AUGUSTA — A Maine man who’s attacked Riverview Psychiatric Center staff members and a police officer has been ordered to an out-of-state, privately operated facility that officials hope can better handle his violent outbursts.

The decision was revealed Monday as Anthony Peter Reed, 40, was placed in the custody of the commissioner of the Department of Health & Human Services following a hearing at the Capital Judicial Center.

But placing Reed at the Columbia Regional Care Center in South Carolina is also touching off broader concerns about care for mentally ill patients in Maine. While testifying that the South Carolina facility would offer the security and treatment that Reed needs, Riverview clinical director Brendan Kirby said, “I think it is outrageous he does not have access to a secure unit in Maine that can meet his needs.”

Justice Michaela Murphy noted several times that Reed has been acquitted twice of assault charges at Riverview because he was deemed not criminally responsible for his actions by reason of insanity and that the plan for his treatment and detention out of state is “very unusual.”

“The court remains concerned that this not set any kind of a precedent,” Murphy said from the bench. “The court has found Mr. Reed to be not criminally responsible, and he should be placed in the custody of the commissioner and placed in a facility in Maine capable of handling him.”

John Martins, a spokesman for the Department of Health & Human Services, said by email Monday that the decision “to place any person out of state is based on the availability of adequate and appropriate care and not cost.”


In the same email, Martins also said the department and the LePage administration continue “to press for a separate facility to be built for clients found not criminally responsible and other forensic patients, providing the services they need and freeing up resources for people with mental illness who do not come to the state psychiatric hospital via the criminal justice system (civil patients). This would also alleviate the pressure on the county jails and ensure the individual is receiving services in the most appropriate environment.”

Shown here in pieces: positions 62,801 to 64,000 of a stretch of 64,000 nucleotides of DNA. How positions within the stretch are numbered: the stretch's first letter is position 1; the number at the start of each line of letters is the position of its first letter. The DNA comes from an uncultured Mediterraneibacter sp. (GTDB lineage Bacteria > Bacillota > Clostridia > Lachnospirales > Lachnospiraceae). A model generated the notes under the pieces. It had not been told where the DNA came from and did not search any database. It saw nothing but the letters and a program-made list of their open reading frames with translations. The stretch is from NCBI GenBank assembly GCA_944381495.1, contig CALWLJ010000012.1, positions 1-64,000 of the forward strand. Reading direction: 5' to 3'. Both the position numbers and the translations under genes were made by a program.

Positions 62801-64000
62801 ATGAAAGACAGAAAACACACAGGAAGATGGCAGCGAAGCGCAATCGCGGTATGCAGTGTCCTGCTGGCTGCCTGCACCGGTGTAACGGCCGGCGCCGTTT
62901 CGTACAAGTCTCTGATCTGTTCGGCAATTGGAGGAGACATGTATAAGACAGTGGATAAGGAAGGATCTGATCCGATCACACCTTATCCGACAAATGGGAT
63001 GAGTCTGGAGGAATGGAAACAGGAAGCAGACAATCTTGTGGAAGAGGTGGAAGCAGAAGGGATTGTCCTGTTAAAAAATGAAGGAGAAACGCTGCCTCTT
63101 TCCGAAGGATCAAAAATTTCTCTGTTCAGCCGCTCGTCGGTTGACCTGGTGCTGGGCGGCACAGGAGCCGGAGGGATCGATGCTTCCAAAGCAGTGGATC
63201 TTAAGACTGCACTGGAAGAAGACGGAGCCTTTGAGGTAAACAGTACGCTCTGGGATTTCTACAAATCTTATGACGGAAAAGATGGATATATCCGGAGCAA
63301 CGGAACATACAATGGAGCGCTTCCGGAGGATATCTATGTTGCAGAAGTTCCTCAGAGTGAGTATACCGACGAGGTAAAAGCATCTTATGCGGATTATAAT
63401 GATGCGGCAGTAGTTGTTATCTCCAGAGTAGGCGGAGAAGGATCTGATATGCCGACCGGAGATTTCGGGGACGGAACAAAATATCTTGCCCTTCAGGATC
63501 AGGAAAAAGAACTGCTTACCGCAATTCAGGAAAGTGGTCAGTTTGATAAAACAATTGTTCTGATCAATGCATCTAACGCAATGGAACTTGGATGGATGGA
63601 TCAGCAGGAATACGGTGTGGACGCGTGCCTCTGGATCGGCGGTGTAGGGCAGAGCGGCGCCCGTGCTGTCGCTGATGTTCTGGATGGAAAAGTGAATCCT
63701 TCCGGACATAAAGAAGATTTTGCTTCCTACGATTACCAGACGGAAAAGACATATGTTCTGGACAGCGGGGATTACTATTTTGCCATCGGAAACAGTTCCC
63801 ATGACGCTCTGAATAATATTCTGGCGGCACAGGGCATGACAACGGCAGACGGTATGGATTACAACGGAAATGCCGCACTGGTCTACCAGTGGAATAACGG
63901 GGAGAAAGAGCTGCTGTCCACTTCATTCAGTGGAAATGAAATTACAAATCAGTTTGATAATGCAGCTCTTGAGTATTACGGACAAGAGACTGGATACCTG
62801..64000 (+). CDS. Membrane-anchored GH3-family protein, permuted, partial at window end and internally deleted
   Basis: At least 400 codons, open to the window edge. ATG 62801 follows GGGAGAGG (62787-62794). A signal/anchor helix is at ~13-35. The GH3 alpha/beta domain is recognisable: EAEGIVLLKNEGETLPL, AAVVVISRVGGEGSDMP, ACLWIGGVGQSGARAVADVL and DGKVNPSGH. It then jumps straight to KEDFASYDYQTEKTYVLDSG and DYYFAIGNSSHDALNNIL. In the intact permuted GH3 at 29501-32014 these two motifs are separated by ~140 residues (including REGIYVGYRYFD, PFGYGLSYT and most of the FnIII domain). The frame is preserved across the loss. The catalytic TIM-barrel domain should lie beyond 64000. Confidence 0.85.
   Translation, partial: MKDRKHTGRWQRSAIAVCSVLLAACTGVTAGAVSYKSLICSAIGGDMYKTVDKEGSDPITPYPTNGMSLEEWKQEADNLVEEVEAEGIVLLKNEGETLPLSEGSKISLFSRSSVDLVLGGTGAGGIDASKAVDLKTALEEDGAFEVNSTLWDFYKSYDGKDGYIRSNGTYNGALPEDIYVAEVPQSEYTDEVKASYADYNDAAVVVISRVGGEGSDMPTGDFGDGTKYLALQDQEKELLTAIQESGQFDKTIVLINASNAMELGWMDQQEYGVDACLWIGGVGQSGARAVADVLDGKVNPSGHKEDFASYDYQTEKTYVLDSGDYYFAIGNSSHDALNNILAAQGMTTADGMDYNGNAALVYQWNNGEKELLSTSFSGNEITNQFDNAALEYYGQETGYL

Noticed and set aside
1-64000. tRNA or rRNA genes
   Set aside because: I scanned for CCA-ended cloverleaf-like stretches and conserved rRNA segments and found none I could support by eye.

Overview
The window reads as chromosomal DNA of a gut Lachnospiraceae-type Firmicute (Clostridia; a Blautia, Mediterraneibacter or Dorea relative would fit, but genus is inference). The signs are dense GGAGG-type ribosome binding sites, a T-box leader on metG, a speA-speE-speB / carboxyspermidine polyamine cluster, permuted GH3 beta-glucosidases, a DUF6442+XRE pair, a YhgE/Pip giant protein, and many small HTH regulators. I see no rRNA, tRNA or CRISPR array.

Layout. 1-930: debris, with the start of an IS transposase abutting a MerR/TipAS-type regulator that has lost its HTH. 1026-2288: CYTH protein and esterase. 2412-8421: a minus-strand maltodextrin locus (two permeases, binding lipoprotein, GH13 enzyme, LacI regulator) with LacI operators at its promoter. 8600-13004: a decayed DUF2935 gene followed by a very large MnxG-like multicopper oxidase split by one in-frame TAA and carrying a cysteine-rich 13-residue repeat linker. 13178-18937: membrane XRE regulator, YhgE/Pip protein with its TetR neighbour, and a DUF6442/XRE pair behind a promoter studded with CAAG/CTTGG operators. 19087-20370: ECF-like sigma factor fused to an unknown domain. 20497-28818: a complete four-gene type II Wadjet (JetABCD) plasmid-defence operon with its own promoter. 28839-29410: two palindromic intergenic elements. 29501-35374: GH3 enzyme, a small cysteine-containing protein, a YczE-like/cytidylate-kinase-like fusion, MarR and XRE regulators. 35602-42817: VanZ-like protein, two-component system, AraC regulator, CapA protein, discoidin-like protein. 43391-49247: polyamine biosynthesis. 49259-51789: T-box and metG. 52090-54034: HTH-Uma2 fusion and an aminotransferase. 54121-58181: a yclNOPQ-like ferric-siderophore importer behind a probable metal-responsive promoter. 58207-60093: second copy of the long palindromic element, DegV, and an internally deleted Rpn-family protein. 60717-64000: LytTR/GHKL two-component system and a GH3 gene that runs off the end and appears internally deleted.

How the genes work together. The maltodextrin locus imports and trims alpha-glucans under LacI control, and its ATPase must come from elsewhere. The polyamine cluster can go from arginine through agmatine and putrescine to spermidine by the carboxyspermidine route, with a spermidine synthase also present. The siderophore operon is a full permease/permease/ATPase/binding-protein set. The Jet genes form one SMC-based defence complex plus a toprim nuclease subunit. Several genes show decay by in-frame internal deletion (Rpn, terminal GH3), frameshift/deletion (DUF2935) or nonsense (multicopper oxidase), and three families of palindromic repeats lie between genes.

Martins said the department initially sought to have that need fulfilled with a new intensive mental health unit at the Maine State Prison, “but the Legislature watered down the legislation and prohibited those not criminally responsible and incompetent to stand trial from being treated there. That original proposal needs to be reconsidered.”

Also later Monday, state Sen. Eric Brakey, R-Androscoggin, co-chairman of the Legislature’s Health & Human Services Committee, pointed to legislation last session that would have created a separate forensic facility — separate from Riverview — for those individuals found not criminally responsible for offenses.

“I hope there will be future opportunities to look at creating a separate facility,” Brakey said. “The problems at Riverview have been really hanging over our state for some time.”

Reed, who has a history of violent outbursts, remained in shackles during the hearing Monday, and seven court security officers were ranged around the courtroom while the hearing was underway. Reed’s attorney, Scott Hess, asked why the state could not instead set up a small unit and accommodate Reed at Riverview.

Kirby noted the hospital lost its certification from the federal Centers for Medicaid and Medicare Services because of inappropriately secured patients. The federal agency, which oversees Riverview funding, found numerous problems during an audit, including the use of stun guns, pepper spray and handcuffs on patients, improper record-keeping, medication errors and failure to report progress made by patients.


“CMS came into the hospital, saw the use of corrections officers and the use of restraints … and said, ‘This is not a hospital,'” Kirby said Monday from the witness stand.

That scrutiny resulted in the federal government cutting off annual reimbursements to Riverview as of September 2013, a contentious decision that could cost Maine taxpayers more than $30 million in the short term and potentially more in the future. In August, a federal judge ruled that the state lost its chance to appeal that decision. While the hospital lost its federal certification, it remains licensed to operate.

Mary Mayhew, commissioner of the Department of Health and Human Services, said in August that the LePage administration still seeks a solution to satisfy the Centers for Medicaid and Medicare Services and that creating a new facility for so-called forensic patients — those who have killed, assaulted or committed other offenses but been found criminally insane — is the only certain way to obtain certification.